First the council should complete negotiation with the APD about their contract disputes. Then we should create a framework for Community Policing that includes community outreach,information sharing, collaboration on area problems, quality of life concerns, to establish an ongoing relationship with community members. Expand youth engagement efforts to provide mentoring and support services. Subsidize affordable officer housing within District 1. Last, council should increase police training for mental health and cultural sensitivity training.

5. Many longtime small businesses in District 1 have closed in recent years. What work can you do with small local businesses to ensure their viability?

This is taking place in other districts as well and the rapid increase in property taxes is cited as one cause. The city’s small business initiative is a front for inviting big retail businesses into the city and in particular district 1, as it requires a ‘limited repeal of Part 2 of Ordinance No. 20090312-005.’ This was an ordinance that was passed in 2009 after the Domain debacle forced the city to ban “economic incentives for private, large-scale, mixed-use projects that include a retail component.” Austin’s small businesses are best served by eliminating tax-payer subsidized growth.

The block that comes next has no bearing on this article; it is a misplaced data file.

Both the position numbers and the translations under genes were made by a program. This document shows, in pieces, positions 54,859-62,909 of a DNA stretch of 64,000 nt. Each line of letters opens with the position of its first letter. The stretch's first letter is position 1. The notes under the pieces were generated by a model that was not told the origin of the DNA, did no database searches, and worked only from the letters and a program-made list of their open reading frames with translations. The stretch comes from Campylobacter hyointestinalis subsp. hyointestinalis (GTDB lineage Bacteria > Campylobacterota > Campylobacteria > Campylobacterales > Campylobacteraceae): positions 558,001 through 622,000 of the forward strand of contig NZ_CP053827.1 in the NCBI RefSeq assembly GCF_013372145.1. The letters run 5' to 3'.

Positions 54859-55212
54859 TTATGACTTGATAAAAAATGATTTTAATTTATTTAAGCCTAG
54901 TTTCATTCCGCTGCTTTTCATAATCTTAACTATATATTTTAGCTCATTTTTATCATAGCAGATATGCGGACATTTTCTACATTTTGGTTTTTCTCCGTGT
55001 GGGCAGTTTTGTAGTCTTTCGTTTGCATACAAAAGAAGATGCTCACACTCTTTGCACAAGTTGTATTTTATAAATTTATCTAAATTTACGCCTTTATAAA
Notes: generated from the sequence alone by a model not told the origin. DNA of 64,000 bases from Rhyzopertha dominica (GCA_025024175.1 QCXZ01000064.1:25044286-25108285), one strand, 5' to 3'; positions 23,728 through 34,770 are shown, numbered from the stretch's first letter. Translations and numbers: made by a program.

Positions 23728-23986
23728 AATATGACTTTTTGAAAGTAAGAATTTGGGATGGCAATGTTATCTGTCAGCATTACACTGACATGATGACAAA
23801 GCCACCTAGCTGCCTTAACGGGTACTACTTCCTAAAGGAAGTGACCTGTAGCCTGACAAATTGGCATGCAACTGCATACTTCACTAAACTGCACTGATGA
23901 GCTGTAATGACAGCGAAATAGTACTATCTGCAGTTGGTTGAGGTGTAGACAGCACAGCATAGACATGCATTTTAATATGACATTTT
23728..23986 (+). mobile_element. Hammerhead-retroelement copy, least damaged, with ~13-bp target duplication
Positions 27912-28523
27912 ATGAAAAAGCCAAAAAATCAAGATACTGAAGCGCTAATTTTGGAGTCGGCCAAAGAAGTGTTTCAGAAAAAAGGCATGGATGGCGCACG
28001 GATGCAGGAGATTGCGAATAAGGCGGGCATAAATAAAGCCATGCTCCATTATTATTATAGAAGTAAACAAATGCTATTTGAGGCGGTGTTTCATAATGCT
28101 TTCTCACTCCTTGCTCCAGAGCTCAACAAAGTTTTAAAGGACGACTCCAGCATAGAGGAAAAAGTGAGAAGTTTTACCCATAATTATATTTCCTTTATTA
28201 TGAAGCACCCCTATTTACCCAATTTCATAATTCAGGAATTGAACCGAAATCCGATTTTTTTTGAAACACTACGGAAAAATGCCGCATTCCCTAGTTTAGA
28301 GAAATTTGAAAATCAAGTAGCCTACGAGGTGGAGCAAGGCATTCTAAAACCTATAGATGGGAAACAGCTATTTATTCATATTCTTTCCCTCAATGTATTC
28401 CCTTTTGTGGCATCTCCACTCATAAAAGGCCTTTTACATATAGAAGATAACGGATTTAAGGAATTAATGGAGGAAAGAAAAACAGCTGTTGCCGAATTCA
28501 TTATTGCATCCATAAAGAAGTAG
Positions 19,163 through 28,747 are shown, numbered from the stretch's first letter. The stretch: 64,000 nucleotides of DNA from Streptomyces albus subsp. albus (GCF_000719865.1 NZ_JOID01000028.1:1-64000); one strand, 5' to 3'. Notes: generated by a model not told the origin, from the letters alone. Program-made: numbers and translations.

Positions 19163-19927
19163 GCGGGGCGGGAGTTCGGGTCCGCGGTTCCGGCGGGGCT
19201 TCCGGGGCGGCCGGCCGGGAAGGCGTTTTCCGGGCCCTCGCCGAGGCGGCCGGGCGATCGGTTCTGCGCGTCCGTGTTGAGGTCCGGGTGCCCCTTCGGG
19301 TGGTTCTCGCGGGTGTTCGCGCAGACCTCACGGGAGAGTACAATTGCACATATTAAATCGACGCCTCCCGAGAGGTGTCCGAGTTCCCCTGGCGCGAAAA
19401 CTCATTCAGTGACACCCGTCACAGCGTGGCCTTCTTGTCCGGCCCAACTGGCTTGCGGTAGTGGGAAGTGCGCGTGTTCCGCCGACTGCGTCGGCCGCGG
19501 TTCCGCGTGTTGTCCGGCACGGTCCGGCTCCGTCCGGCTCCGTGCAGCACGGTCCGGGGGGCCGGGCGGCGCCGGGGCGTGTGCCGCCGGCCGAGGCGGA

Conway, Jr.
The first step is to undergird those businesses with policies that protect their economic and neighborhood footprint. Folks are being driven out of business by property valuations and excessive tax burdens. We must look for ways outside of taxing our small businesses to generate income for our general fund. A culture shift is needed, a shift that highlights the importance of these neighborhood and community anchors.

Austin’s incentive policy should emphasize helping longtime businesses by providing more opportunities and giving a fair opportunity to earn incentives. Austin should help provide additional education regarding local regulations to help minimize potential confusion regarding requirements. I want small businesses to have a seat at the table when decisions are being made that impact them. I want to increase resources for job education and training for local residents to help result in higher paying jobs in the future. While individuals are seeking education and training, I want to help provide childcare at a lower cost to help families.